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2.7.9 Modes Tutorial Exercise 2

If the radix is 15 or higher, we can’t use the letter ‘e’ to mark the exponent because ‘e’ is interpreted as a digit. When Calc needs to display scientific notation in a high radix, it writes ‘16#F.E8F*16.^15’. You can enter a number like this as an algebraic entry. Also, pressing e without any digits before it normally types 1e, but in a high radix it types 16.^ and puts you in algebraic entry: 16#f.e8f RET e 15 RET * is another way to enter this number.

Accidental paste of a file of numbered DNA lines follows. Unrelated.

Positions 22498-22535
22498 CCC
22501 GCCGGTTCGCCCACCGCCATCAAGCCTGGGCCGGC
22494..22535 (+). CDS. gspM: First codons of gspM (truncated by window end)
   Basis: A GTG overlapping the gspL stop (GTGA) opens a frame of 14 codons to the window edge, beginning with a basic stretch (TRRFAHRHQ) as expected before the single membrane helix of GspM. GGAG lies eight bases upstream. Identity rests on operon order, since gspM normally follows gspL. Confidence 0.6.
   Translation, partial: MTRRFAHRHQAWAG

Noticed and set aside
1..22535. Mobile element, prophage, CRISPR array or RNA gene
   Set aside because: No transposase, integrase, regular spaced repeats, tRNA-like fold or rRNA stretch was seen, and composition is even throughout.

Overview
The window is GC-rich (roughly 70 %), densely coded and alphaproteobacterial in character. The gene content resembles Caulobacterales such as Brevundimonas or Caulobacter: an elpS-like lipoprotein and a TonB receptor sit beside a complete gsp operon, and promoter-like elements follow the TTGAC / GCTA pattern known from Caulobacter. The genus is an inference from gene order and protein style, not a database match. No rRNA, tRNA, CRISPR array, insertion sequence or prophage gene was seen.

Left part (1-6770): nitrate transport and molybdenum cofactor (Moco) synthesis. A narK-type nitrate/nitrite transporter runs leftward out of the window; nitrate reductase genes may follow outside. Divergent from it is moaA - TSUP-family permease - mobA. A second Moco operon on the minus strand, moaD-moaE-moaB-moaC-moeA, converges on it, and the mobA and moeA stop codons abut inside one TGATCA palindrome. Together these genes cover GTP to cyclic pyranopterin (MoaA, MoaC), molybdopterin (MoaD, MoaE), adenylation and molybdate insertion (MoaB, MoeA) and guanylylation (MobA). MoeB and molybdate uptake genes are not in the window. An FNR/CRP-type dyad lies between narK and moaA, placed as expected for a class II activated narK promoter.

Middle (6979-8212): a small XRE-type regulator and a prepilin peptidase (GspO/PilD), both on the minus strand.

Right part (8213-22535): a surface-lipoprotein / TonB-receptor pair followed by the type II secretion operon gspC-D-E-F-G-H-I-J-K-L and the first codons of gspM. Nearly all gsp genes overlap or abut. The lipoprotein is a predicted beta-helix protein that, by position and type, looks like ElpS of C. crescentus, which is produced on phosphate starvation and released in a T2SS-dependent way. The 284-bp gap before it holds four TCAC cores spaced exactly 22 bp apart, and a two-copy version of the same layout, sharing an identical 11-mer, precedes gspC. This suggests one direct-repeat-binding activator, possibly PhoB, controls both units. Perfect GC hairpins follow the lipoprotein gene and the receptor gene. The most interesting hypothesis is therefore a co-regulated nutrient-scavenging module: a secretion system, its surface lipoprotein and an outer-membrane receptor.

The reason Calc puts a decimal point in the ‘16.^’ is to prevent huge integers from being generated if the exponent is large (consider ‘16#1.23*16^1000’, where we compute ‘16^1000’ as a giant exact integer and then throw away most of the digits when we multiply it by the floating-point ‘16#1.23’). While this wouldn’t normally matter for display purposes, it could give you a nasty surprise if you copied that number into a file and later moved it back into Calc.